Friday, October 9, 2009

Danger Spots on Roads

Welcome again to the discussion with the author James K Glaspy, concerning the text titled Driver's Safety, for drivers of all types of vehicles on all roads in all conditions. In this post I will discuss the section titled Danger Spots on Roads mentioned in the book on pages twenty two and twenty three. This section of the text is most important, and outlines the areas of very high risk for drivers and vehicle occupants, on all roadways. These identified danger spot areas are compiled from records of various State Transport Authorities, and refer clearly to the places where the vast majority of serious vehicle accidents are occurring.

Similar to how they are set out in the text, the nine Danger Spots in order of importance, are (1) at “T Intersections” (2) at “Cross Intersections and at Five way or more Intersections” (3) during “Overtaking and Passing oncoming vehicles” (4) colliding with “Objects that are stationary such as trees, barriers, other vehicles and with Pedestrians” (5) while “Stopping, Merging and during Lane Changing maneuvers” (6) colliding on and into “Bridges and Causeways” (7) at “Roundabout Intersections” (8) when vehicles “Roll Over” on corners and bends, and (9) colliding with “Trains” on level crossings. The text includes detailed options including charts, the driver may choose to observe when approaching each different Danger Spot, on each different road condition, in each different weather condition, and in each different vehicle in each different zone. These Danger Spots are fraught with enormous risk, and drivers may consider the option of applying increased levels of caution when approaching each of these different areas at all times. Other suggestions mentioned in the section titled Danger Spots, include the driver considering the option that to guarantee a safer passage through a danger spot area, then do not completely rely on the boom gates, flashing lights, or train whistle at level crossings, and at intersections. Other driver options included are for the driver to always broadly and thoroughly observe in all relevant directions, traffic and rail movements along the route chosen, well before entering the recognized danger spot areas.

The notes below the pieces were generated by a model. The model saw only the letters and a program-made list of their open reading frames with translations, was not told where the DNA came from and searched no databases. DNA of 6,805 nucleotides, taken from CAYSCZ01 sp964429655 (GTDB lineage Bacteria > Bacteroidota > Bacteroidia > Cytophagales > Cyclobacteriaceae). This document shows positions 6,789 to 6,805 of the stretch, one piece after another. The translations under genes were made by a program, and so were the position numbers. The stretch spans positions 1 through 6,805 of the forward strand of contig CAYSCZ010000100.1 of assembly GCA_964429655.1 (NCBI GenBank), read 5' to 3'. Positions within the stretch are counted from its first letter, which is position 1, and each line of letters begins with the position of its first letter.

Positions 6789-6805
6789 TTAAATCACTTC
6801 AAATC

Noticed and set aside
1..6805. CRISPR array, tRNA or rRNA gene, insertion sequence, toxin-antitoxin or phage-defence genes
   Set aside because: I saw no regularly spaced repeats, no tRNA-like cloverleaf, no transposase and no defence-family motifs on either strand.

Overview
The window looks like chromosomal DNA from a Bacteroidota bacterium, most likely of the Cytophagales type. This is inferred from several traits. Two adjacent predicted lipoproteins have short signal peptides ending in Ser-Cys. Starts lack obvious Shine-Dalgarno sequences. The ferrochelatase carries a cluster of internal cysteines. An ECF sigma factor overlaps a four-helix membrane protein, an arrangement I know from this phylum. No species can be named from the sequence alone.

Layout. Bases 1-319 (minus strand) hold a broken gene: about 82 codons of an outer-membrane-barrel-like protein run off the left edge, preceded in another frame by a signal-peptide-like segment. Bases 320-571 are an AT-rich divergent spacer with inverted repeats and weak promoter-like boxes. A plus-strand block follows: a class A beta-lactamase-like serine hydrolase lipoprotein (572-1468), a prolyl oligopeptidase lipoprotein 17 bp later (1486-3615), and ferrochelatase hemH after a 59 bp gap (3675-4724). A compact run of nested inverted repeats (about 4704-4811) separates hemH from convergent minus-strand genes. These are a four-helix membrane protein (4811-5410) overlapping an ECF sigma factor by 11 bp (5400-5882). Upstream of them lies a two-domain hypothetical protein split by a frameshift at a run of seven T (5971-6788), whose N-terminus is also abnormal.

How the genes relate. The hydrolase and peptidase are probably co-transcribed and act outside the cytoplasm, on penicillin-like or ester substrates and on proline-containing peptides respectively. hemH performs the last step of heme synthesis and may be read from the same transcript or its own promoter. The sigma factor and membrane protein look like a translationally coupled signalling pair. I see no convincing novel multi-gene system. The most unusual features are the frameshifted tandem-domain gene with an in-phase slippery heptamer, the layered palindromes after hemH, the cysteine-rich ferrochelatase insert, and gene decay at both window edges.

The term 'blind spot' is not mentioned in the text, however, in some circumstances and under some conditions, one's very own eyes can completely fail to see another vehicle approaching at a danger spot area. This anomaly can occur when a driver, let us say, is leaving a private property on a private road, and is approaching a “T” intersection preparing to enter traffic onto a main road. The driver slows down looks both directions and believes the way is clear, then as they enter the main road, suddenly, another vehicle appears right there in front of them, where they were certain, only seconds ago there was nothing. Extensive discussions with several optometrists about this exact matter revealed that a quick glance in these circumstances can reveal that nothing is there at all, when in fact, a much more thorough and repeated and longer observation will show that there is a vehicle there. This discussion suggests that drivers must always look very thoroughly, repeatedly and broadly in all relevant directions when approaching danger spots, and always leave enough time to conduct this methodical and detailed observation, in order to safely enter and pass through each danger spot area.

Thanks for reading, see you next post.

James K Glaspy
Author of Driver's Safety: Danger Spot and Speed Manual

Timothy G Albiez
Promotions Manager


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